Growth, Inequality, and Poverty: Prospects for Pro-Poor Economic Development

By Anthony Shorrocks; Rolph Van Der Hoeven | Go to book overview

APPENDIX: METHOD AND SOURCES
As shown in the text (see Table 7.1 and accompanying discussion), the percentage of households in poverty, with an absolute poverty line, can be estimated using two parameters, the poverty line as a percentage of per capita income, and the Gini coefficient. This estimate of poverty is not sufficient for carrying out the simulations. For the simulations, one must have an estimate of the distribution of income in the immediate range below the poverty line. This requires an estimate of the intraquintile distribution of income. For the vast majority of the countries, the poverty line fell in the first or second quintile. The procedure for estimation was the following:
(1) average income was calculated for the poverty quintile, and the quintile above and below (in the case in which the poverty quintile was the first, see below);
(2) within each quintile it was assumed that mean income equalled the median; 17 this assumption locates within each quintile the percentile for mean income; and
(3) between each mean income, income was assumed to rise at a constant rate.

For example, the rate of increase of income between mean income in quintile one (Pm1) and quintile two (Pm2) would be:

If Pm1 were at the fourteenth percentile, the income of the twentieth percentile would be P20 = (1 + r)6 (Pm1). If the poverty line lies within the first quintile, the value of r between the first and second quintile means it is used to calculate downwards to the first percentile. On the basis of this method, the percentile for the absolute poverty line for each country can be found by generating the income for each percentile until Pi = US$ 365 is reached (Table 7A.1).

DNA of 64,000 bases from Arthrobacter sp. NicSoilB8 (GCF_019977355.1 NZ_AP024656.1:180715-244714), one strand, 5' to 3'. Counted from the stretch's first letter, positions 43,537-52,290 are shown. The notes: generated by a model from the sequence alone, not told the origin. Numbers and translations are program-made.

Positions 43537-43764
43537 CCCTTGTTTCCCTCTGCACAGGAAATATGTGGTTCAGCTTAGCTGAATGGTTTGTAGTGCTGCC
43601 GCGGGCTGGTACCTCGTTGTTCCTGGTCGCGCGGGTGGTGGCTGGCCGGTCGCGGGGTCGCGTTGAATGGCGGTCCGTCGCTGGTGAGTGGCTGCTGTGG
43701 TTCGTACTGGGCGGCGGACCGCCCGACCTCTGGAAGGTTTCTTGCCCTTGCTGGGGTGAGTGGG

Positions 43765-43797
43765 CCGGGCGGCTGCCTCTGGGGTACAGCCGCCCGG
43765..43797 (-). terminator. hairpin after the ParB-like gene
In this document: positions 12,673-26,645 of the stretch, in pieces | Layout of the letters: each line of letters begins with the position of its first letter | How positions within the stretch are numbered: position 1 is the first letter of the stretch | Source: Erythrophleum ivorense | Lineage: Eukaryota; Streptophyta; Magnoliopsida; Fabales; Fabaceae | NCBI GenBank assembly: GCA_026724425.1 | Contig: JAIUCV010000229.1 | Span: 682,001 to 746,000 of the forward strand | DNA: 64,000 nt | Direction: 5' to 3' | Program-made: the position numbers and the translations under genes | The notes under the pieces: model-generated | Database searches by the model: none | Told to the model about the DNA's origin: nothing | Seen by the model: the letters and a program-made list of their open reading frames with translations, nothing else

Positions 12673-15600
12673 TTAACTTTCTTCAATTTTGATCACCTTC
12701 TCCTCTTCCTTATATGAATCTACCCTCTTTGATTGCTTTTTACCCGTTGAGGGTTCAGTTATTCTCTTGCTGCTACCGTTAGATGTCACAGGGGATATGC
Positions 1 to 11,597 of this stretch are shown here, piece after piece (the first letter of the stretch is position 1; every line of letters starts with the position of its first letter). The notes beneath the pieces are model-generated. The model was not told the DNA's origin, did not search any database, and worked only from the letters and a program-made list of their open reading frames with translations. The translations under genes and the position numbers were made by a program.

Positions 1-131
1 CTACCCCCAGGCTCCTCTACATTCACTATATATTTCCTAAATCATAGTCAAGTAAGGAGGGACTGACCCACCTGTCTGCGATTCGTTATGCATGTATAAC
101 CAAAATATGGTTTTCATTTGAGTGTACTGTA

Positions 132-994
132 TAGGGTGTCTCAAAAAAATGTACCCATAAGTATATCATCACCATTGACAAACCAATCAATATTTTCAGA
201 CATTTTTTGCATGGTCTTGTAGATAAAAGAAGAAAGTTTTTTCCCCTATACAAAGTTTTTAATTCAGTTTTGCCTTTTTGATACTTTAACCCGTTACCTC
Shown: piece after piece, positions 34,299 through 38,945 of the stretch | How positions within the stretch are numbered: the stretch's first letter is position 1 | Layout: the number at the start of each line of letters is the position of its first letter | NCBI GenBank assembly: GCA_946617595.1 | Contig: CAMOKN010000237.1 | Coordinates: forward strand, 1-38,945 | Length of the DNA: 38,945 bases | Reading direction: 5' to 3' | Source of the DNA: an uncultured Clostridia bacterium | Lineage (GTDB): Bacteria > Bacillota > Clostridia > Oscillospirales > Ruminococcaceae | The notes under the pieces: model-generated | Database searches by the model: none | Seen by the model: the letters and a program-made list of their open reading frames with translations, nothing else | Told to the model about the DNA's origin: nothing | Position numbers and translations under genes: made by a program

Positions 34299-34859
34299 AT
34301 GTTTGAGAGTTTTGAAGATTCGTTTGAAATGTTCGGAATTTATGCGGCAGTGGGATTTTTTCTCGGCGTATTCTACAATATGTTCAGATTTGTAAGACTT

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Growth, Inequality, and Poverty: Prospects for Pro-Poor Economic Development
Table of contents

Table of contents

  • Unu World Institute for Development Economics Research (Unu/Wider) ii
  • Growth, Inequality, and Poverty iii
  • Contents v
  • List of Figures vii
  • List of Tables ix
  • List of Acronyms and Abbreviations xi
  • List of Contributors xiii
  • Acknowledgements xvi
  • Introduction 1
  • References 12
  • 1: Economic Policy, Distribution, and Poverty 13
  • References 28
  • Appendix 57
  • References 59
  • 3: Growth, Inequality, and Poverty 62
  • 4: The Growth Elasticity of Poverty 81
  • Appendix 102
  • References 105
  • 6: Growth, Distribution, and Poverty Reduction 107
  • References 123
  • Appendix: Method and Sources 149
  • References 151
  • References 175
  • 9: Twin Peaks 176
  • 9.6 Conclusion 194
  • 10: A Decomposition of Inequality and Poverty Changes in the Context of Macroeconomic Adjustment 197
  • References 220
  • References 249
  • References 271
  • Index 277
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